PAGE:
I’ve never done anything but dream. This, and this alone, has been the meaning of my life. My only real concern has been my inner life. FERNANDO PESSOA

Saturday, 19 February 2011

An Invisible Sun

Life is a pure flame, and we live by an invisible sun within us. SIR THOMAS BROWNE Urn-Burial

Our life is short and tedious, and in the death of a man there is no remedy; neither was there any man known to have returned from the grave. For we are born at all adventure, and we shall be hereafter as though we had never been; for the breath in our nostrils is as smoke, and a little spark in the moving of our heart, which being extinguished, our body shall be turned into ashes, and our spirit shall vanish as the soft air, and our name shall be forgotten in time, and no man shall have our works in remembrance, and our life shall pass away as the trace of a cloud, and shall be dispersed as a mist that is driven away with the beams of the sun, and overcome with the heat thereof. For our time is a very shadow that passeth away, and after our end there is no returning; for it is fast sealed, so that no man cometh again. Come on, therefore, let is enjoy the good things that are present, and let us speedily use the creatures like as in youth. Let us fill ourselves with costly wine and ointments; and let no flower of the spring pass by us. Let us crown ourselves with rosebuds before they be withered; let none of us go without his part of our voluptuousness, let us leave tokens of our joyfulness in every place; for this is our portion, and our lot is this. The Wisdom Of Solomon, ii, 1-9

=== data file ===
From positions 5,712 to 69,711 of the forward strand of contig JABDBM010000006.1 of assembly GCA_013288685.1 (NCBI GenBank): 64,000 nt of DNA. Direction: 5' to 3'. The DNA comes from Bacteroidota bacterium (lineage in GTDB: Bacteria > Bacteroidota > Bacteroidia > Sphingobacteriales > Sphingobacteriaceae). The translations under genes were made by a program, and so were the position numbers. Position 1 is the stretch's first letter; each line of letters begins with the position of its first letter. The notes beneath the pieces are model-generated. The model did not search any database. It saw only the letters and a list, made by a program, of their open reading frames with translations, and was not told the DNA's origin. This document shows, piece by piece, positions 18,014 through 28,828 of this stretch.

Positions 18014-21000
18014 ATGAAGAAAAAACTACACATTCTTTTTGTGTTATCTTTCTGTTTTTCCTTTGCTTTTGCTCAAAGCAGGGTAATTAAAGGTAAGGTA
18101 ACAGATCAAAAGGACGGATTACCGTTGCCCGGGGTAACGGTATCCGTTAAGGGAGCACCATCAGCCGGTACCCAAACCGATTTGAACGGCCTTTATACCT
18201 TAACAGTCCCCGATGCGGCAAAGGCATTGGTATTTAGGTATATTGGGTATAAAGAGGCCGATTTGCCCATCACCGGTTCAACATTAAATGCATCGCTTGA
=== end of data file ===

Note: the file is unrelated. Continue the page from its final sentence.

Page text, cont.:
These two quotations preface John Hadfield's A Book Of Beauty, which was published in 1952, and was one of my mother's favourite anthologies.

Yesterday was my mother's birthday. She died on 3 November 2004 at the age of 82 after suffering Alzheimer's disease for five years. During that time my father - himself in his mid-80s - looked after her as best he could for four out of those five years.    

When my dad died on 13 January 2009 I rescued some of mum's treasured books from the old family home - poetry books, travel books, history books, reminiscences of rural life, Bibles, a beautiful 1911 edition of The Works Of Shakespeare, TE Lawrence's Seven Pillars Of Wisdom. She had been an avid reader all her life. Religiously halfway through each morning she would make herself a cup of coffee and do a little Bible study. Every Saturday she changed her books at the public library and brought home takeaway fish and chips for our lunch. It's from her I inherited my passion for books and reading and poetry, and my love of nature and the countryside.

She also used to keep commonplace books, and make scrapbooks of poems, pictures, old magazine and newspaper cuttings. In the late 1970s a facsimile edition of Edith Holden's nature diary for the year 1906 was published in the UK under the title The Country Diary Of An Edwardian Lady. It became an instant bestseller. My mum loved this book. So, when Nature Notes of The Country Dairy Of An Edwardian Lady came out in the early 1980s, I gave her a copy. It's inscribed 'Christmas 1983', and mum filled in the entries for every single day of 1984. Above is a page from the book showing her birthday week (double-click to enlarge). On her birthday, 18 February, she wrote in a neat, tiny hand: My birthday. Perfect Spring day - blue sky & no clouds. Several blackbirds in garden.

15 comments:

Lorenzo — Alchemist's Pillow said...

A beautiful and tender post, Robert. What a treasure chest to have the book with your mom's handwritten entries and one that I assume must be gone through slowly. Day by day? What is the proper dosage for such wonders? Oh, those blackbirds in the garden ...

George said...